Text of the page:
I got my first camera as a present for my ninth or tenth birthday (I don’t remember which, exactly). It was a Kodak Instamatic, and it was as basic as could be. It didn’t have a flash, or any functions at all. It produced square photos, and it was mostly only good outdoors under optimal lighting conditions. Like all film cameras, you never quite knew what the photo would look like. Would it be in focus? Would it be dark? Did you accidentally cover half the shot with your thumb? Only after you had paid to have your photos developed would you find out.
Still, for all its shortcomings, I loved that camera. I thought I was so funny, sneaking up on people and yelling, “Surprise!” before catching their reactions. I was documenting my life, in the way an nine-year-old would. My other photos featured family pets, my toys, and family members. I can’t imagine wasting eight precious film shots on Cabbage Patch Kids now, but at the time I felt a heady sense of power. I was the photographer. I was, quite literally, calling the shots, and I was recording the world as I saw it.
I got another camera as a gift when I was a teenager. I don’t remember the make or model. It was a standard sort of point-and-shoot for the time, with an automatic flash and a few basic controls. I took that camera on trips to Mexico and the Caribbean and Disney World and New Brunswick. For the four months that I lived in Ottawa one winter, that camera recorded trips to museums, came skating with me on the Rideau Canal, and tromped out to a sugar bush. I was still using it when I got engaged, and I remember using it to snap photos of floral arrangements and dress fittings, taking the photos to be developed before faithfully putting the best ones in my wedding preparation album.
I can’t remember exactly when I made the switch to digital. I know that Jon had a digital camera fairly early on, and he laughed at my reliance on film for several years. But was it before or after we got married that I made the switch myself? Did the photos of my honeymoon come from a flash card or film? I honestly can’t remember. I suspect that it was film, because of the sleeve of duplicates I had printed up at London Drugs, but I can’t be sure. At the time I still relied on prints, and it’s possible they could have come from a digital camera.
I do know that by the time we moved into this house, 10 years ago now, I had fully transitioned to digital photography. We bought a little black Canon point and shoot in the US around that time, which we kept for years and ran into the ground. That camera captured my pregnancies, and my children’s infancies. It documented milestones like starting solid foods and taking first steps. Eventually it gave up the ghost, sometime around 2010. We bought another Canon point-and-shoot, which I promptly managed to drop into a tide pool on the beach in Parksville, a favourite local vacation spot for my family. We made the drive into the nearby ‘big town’ of Nanaimo, and bought another one as a replacement.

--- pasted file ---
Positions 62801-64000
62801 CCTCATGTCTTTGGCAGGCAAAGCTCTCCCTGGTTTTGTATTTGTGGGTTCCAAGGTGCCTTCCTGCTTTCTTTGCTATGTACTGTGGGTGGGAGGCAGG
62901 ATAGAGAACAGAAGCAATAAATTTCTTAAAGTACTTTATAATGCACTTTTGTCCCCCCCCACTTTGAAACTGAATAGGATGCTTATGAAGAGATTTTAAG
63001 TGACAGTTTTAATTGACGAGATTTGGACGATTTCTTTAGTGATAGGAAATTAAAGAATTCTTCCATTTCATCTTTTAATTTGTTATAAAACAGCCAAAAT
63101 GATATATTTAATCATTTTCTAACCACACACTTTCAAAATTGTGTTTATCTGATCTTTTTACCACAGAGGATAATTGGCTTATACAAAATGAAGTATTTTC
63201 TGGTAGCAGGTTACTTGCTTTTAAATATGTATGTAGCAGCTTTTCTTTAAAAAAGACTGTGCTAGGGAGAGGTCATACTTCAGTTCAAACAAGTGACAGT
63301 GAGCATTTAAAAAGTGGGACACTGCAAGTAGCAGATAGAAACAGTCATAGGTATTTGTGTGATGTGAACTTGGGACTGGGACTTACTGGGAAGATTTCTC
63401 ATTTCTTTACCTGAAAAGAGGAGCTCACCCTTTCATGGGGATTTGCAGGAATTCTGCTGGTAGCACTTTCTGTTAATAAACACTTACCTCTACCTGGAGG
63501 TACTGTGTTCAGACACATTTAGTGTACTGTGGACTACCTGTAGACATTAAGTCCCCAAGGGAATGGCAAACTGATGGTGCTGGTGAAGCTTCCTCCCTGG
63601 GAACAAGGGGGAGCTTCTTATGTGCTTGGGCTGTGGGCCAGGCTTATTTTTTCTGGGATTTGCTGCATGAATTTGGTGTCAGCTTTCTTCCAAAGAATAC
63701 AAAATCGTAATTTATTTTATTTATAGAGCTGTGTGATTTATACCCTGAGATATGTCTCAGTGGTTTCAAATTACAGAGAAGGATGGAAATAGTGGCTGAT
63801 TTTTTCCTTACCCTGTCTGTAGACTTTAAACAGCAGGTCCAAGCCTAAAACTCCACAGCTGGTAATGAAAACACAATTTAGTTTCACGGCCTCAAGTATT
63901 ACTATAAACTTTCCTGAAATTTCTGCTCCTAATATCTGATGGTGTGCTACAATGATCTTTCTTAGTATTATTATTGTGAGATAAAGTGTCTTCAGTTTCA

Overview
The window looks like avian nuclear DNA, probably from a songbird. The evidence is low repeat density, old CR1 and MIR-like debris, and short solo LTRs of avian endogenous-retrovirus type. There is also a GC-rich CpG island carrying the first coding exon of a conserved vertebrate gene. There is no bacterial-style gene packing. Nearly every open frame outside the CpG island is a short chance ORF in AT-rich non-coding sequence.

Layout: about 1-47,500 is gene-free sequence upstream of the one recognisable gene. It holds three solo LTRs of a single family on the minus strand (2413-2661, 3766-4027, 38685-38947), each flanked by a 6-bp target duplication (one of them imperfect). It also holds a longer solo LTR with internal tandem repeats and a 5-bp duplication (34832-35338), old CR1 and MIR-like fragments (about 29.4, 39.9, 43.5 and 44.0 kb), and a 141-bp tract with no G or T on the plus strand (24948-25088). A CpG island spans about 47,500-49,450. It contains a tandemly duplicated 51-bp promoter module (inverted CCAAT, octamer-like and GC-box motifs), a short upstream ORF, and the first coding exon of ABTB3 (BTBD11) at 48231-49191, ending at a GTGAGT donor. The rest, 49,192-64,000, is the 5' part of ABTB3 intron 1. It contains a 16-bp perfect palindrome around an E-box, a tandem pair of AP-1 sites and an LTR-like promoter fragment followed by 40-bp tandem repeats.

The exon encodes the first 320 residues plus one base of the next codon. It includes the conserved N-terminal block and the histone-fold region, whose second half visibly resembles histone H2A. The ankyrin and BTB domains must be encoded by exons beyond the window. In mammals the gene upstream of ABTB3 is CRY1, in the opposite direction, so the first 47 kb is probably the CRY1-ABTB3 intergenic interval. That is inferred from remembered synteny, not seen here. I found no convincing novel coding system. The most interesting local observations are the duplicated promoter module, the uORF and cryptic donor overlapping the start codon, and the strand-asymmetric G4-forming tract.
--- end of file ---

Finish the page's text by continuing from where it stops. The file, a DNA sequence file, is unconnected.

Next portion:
I made a mistake with that camera. I allowed my children to use it. They were, unsurprisingly, not as careful or gentle as one would hope. Yet I continued to allow it, because letting them to take pictures somehow seemed harmless, as compared to letting them play video games on my phone or sitting them in front of a screen. It was not shocking when it was damaged just two short years after buying it. While muttering under my breath about children’s destructive tendencies, I gave up on having a camera and relied on my phone for taking photos.
They say that the best camera is the one you actually have with you. In that respect, an iPhone makes a fabulous camera. Throw in apps like Instagram, and you can not only take photos, but share them easily across all your social networks. Still, a phone has its limitations. I wasn’t always satisfied with the quality, or with the shots I was able to get. I missed my little point-and-shoot, which, while basic, captured the light so beautifully. Its images did justice to my memory of events. I wanted that again.
After shopping and researching and reading, my husband and I decided that we were ready for a grown-up camera. This is how, in the first weekend of February, we found ourselves shelling out for a new Canon Rebel T4i, two lenses, filters, a flash card and a brand new camera bag to keep it all safe. We have firmly declared that children may not touch it. I am careful to always wear the shoulder strap when I use it, lest it, too, fall into a tide pool. While I eat breakfast I read through the little manual that came with it obsessively, learning how it works. I’m signing up for a photography class.
I have no desire to be a professional photographer, to take the sorts of photos that belong in magazines. I just want to shoot the world as I see it, for myself. And so once again, I am calling the shots. I feel the familiar exhilaration I felt when I received that little Kodak Instamatic. The world is mine to capture, one image at a time.
Do you remember your first camera? And what sort of camera do you have now? I’d love to hear your photography stories.